While taxation is an obvious imposition on people, economist Robert Murphy explains how government debt imposes burdens and costs of its own, although they are less apparent.
“Government deficits siphon savings from the private sector and thus divert real resources from potential investment and waste them on unproductive lines. This means that the structure of physical capital goods that the next generation inherits will be less developed than if the government had refrained from deficit spending. In this sense, our descendants will indeed be materially poorer, because their labor and other resources will be less productive (since they are augmented by fewer tools and equipment). But the point is, it is not the accounting figure of the national debt per se that indicates their relative impoverishment; rather, it is the reduced supplies of capital goods with which they can work.”
Even the gentlest strain of socialism, let alone unfettered Marxism, would require a massive centralized State and a sizable curtailment of individual liberty, in addition to a great relinquishment of private property.
What Saith the Socialists?
The Democratic Socialists of America, the premier socialist political advocacy group in America, concede about as much.
Their stated purpose, according to their constitution, reads as follows:
“We are socialists because we reject an economic order based on private profit, alienated labor, gross inequalities of wealth and power, discrimination based on race, sex, sexual orientation, gender expression, disability status, age, religion, and national origin, and brutality and violence in defense of the status quo. We are socialists because we share a vision of a humane social order based on popular control of resources and production, economic planning, equitable distribution, feminism, racial equality and non-oppressive relationships…”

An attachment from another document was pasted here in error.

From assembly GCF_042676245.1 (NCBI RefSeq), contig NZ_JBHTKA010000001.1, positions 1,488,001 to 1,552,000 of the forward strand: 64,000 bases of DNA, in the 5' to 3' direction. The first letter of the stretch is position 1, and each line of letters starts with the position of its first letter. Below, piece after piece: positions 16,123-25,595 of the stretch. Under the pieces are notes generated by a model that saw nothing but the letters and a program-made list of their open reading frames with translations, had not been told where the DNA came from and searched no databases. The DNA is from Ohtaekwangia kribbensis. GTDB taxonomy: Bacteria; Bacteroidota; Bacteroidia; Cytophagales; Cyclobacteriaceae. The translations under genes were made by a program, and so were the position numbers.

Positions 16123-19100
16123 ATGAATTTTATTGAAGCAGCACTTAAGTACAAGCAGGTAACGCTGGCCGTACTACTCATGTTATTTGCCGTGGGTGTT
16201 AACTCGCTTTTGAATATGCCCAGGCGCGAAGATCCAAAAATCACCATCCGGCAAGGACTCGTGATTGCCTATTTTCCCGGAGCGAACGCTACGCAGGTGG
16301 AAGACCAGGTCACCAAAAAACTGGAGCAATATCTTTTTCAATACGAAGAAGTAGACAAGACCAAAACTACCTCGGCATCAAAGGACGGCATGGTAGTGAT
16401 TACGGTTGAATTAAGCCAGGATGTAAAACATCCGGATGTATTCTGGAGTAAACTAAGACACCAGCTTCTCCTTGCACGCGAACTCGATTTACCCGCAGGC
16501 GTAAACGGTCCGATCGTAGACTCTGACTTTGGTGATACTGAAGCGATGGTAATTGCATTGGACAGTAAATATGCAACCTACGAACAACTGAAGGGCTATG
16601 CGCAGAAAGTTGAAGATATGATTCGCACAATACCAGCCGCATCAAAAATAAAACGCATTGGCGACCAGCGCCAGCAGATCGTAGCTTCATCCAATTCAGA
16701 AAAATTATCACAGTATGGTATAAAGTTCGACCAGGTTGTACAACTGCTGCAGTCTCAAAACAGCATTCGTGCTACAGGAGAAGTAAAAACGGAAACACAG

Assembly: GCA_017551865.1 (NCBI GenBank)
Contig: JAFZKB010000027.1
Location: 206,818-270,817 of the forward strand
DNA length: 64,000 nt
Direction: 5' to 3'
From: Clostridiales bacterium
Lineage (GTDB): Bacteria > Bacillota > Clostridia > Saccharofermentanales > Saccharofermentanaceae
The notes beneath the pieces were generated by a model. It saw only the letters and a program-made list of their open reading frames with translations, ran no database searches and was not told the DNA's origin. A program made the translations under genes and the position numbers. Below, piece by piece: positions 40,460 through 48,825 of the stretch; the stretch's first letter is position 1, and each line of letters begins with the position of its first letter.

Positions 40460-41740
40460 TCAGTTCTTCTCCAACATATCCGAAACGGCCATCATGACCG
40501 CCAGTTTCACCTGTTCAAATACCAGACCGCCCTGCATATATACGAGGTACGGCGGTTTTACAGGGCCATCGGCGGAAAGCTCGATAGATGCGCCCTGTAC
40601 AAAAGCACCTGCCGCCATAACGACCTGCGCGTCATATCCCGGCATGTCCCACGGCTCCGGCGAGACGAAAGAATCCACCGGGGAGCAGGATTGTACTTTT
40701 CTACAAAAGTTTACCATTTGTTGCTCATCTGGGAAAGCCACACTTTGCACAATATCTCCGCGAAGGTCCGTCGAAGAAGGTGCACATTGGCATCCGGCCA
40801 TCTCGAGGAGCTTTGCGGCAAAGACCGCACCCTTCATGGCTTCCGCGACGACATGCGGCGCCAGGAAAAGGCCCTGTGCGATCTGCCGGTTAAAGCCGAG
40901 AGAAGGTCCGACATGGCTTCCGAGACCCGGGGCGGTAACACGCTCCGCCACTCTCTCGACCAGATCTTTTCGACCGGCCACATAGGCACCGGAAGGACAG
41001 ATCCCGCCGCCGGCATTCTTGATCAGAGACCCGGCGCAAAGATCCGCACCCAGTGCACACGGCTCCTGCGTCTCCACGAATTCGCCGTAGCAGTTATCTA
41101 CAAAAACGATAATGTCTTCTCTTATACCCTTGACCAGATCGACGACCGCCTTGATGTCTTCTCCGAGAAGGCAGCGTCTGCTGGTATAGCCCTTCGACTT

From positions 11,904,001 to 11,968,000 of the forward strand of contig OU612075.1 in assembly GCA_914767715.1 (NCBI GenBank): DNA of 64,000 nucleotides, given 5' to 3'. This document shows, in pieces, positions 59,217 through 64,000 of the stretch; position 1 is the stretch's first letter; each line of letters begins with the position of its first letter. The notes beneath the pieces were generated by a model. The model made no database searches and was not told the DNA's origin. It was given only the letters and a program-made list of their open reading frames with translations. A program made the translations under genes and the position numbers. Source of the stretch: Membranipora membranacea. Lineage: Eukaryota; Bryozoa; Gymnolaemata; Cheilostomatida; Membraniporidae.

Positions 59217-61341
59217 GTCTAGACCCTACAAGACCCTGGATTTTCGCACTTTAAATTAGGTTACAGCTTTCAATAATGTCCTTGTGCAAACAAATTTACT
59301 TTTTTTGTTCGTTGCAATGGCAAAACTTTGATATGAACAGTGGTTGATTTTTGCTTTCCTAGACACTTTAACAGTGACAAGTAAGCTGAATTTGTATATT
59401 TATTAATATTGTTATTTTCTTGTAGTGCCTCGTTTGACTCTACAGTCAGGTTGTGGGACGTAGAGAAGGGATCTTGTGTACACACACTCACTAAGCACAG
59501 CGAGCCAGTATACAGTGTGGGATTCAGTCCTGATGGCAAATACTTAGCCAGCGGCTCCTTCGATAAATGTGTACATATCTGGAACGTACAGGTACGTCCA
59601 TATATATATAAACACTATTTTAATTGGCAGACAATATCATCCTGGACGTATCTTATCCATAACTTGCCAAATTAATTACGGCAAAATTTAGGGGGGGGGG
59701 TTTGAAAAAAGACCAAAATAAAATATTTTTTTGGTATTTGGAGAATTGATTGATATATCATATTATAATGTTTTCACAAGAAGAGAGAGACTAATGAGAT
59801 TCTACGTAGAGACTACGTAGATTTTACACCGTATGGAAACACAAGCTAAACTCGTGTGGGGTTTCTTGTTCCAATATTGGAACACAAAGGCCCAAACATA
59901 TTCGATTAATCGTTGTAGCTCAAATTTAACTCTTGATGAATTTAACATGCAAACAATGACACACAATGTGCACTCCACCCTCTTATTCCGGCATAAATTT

This list features all of the predictable hallmarks of socialist rhetoric: private profits are bad, employers are exploiting and alienating employees, and wealth is too highly concentrated among the elites — proof that markets don’t work, but are messy and unfair.
So, What Does Godly Government Look Like?
But how well does this socialistic vision agree with a just order prescribed by God?
Not well at all.
Good government begins with the recognition that the Lord owns the earth and everything in it. The earth is neither the State’s, nor the property of the institutional Church. This is declared clearly in Psalm 24:1, which reads “The earth is the Lord’s and the fullness thereof, the world and those who dwell therein…” as well as in Exodus 19:5, in which God tells Moses that “…all the earth is mine.” “All that moves in the field is mine” (Ps. 50:11), says the Lord.
Adam is placed on God’s property, His garden, in order to work it, keep it, and to name every living creature within it (Gen. 2:15,19)…that is, until Adam violates the stipulations of the covenant contract and is evicted from God’s property (Gen. 3:22-24). God can, of course, do with His property as He pleases (Exod. 33:19).
So, while God has ultimate authority over the earth, He has, nevertheless, delegated real authority to us. He made us to bear His image, in order to be His analogues upon the earth, serving as His privileged stewards who are to fill and subdue the earth (Gen. 1:26-28) in faith.
However, we must understand that these rights are inherent to our status as image-bearers and are not simply privileges conferred to us by “beneficent” magistrates.
Civil government, then, rather than being this sprawling and monolithic curative for every perceived social ill, is to be diminutive, at most, under the Law of God, and should allow for the flourishing of self-government.
No ruler is to be a law unto himself, but he is, in character and rule, to be subject to and constrained by the Law of God.